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Arab Like Me
Maybe, just maybe, Arabs can break out of their self-destructive hatred and envy.


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Lee Habeeb

An Arab American friend of mine who works for a large NGO is a case in point. He is Jordanian, he’s well educated, and he speaks five languages. But mention the word Israel, and watch his blood boil immediately. He will go into a lengthy diatribe about the injustices perpetrated against the Palestinians by Israel. When Prime Minister Netanyahu’s name is mentioned, I worry that he will have a seizure on the spot.

Why is this? Why is all of his passion, all of his anger and rage, directed at this one country, this one people?

Why is it not directed at Syria, I ask him? By all accounts, the Syrian government orchestrated the assassination of one of the Arab world’s great men of peace, former Lebanese prime minister Rafic Hariri. And President Assad continues to terrorize his own people.

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Why not at Hezbollah, which orchestrated the takeover of Lebanon?

Why not at Hosni Mubarak when he was in power? Or Saddam Hussein?

Why not at the ways in which Islam degrades women in the Middle East, trapping them in a life of servitude?

Why not at the ways some Muslims are persecuting Christians throughout the Middle East, as reports pour in about atrocities upon atrocities?

Why not a critique of the Koran itself, which regrettably finds little separation between mosque and state, thus relegating the majority of Arabs to life under theocratic regimes?

Two reasons: fear, and envy.

To the dismay of Arabs around the world, Jewish people turned an ancient piece of real estate in the Middle East into a thriving oasis of intellectual, political, religious, and commercial activity, where people are free to do as they please. One of the oldest places on earth — a place where Abraham walked — Israel is as thoroughly modern as any place on earth, with a functioning government that respects religious and economic freedom.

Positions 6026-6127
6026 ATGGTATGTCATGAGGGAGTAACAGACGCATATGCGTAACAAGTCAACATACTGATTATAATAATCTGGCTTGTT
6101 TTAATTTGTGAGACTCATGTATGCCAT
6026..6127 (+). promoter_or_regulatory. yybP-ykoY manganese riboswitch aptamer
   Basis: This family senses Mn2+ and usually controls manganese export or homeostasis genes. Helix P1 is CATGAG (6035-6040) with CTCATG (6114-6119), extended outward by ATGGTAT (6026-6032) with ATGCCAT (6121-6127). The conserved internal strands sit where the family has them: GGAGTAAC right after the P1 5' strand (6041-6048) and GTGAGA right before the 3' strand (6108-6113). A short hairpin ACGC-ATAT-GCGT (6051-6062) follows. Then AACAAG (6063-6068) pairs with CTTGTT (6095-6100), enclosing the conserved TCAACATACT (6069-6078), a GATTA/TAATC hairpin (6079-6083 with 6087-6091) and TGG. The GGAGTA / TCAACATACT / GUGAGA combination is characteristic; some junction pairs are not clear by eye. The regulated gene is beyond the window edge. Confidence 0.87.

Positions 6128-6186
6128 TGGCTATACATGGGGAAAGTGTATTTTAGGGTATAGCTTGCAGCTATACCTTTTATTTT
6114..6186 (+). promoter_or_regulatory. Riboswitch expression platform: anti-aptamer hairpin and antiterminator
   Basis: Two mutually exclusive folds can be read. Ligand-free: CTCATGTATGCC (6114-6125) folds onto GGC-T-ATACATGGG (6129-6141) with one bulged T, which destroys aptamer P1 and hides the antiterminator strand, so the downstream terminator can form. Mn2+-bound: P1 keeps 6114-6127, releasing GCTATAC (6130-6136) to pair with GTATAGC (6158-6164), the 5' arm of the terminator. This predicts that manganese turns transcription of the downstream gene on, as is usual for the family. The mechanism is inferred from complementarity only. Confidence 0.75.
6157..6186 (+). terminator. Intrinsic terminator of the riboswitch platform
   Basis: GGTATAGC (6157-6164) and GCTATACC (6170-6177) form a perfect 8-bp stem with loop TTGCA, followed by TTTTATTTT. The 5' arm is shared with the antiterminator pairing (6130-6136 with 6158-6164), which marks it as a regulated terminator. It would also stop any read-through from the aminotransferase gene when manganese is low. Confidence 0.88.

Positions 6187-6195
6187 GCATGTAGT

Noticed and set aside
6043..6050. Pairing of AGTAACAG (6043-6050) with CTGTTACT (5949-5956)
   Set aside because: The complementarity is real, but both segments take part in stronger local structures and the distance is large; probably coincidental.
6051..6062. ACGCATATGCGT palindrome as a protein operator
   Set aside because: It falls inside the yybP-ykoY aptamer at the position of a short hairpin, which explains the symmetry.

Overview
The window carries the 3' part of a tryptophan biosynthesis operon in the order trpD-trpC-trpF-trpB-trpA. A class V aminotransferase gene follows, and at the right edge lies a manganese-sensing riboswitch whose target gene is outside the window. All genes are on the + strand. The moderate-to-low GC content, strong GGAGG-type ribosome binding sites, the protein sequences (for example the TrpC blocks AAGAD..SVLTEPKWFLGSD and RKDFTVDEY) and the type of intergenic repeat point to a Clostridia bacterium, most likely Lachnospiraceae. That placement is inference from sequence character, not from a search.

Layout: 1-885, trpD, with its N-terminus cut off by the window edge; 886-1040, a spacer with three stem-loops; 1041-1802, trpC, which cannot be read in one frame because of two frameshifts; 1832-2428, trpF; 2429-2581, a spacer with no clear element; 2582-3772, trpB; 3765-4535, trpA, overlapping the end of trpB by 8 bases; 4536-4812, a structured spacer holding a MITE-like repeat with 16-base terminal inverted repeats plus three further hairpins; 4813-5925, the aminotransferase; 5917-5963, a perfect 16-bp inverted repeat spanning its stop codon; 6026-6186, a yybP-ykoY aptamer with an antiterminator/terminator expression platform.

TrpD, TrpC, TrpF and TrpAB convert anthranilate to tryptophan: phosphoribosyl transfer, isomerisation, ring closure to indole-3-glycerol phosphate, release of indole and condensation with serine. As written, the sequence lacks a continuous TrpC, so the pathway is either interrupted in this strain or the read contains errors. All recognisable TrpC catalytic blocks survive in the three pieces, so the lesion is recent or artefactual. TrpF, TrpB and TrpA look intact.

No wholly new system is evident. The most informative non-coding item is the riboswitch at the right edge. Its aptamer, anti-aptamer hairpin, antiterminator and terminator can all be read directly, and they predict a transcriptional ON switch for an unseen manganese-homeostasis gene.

A young person in Israel can choose to work in some of the best high-tech companies in the world, or can pursue a life dedicated to Talmudic studies. A woman has an equal right to pursue any career she likes, and people of different sexual orientations are not driven underground — or worse.

The fact is, the God-given talents of the people of Israel are allowed to flourish in ways Arabs should want to emulate, and replicate.

This smart, dynamic Jordanian friend instead focuses on border disputes and the acts of the Israeli government. He performs Houdini-like intellectual twists to dodge my questions, which are always gentle, but cut right through to his very clear — and almost programmed — bigotry.

I ask him why he is obsessed with the 1967 border dispute, and not some other border grudge, as it would not take long to find other countries unhappy with the ways in which territories were allocated as spoils of various 19th- and 20th-century wars.

I tell him that using his logic, Mexican terrorists should be blowing themselves up in Houston and El Paso. And they should have his unwavering support to compel America to return Texas to its rightful, original owner.

I now ask Arabs who show such a knee-jerk reaction to Israel a simple question, one that cuts to the heart of all this nonsense: Why do you hate Jews?

They first get angry, but then quickly point out that they have no beef with Jews. It’s Israel they hate.

To which I reply, “If Israel had been handed over to Bolivians or Albanians or Estonians, would you still hate it?”

It is a none-too-subtle question, but it makes the point: Despising Israel the way Israel is despised in much of the Arab world is all about anti-Semitism. And most anti-Semitism anywhere in the world has its origins in envy.



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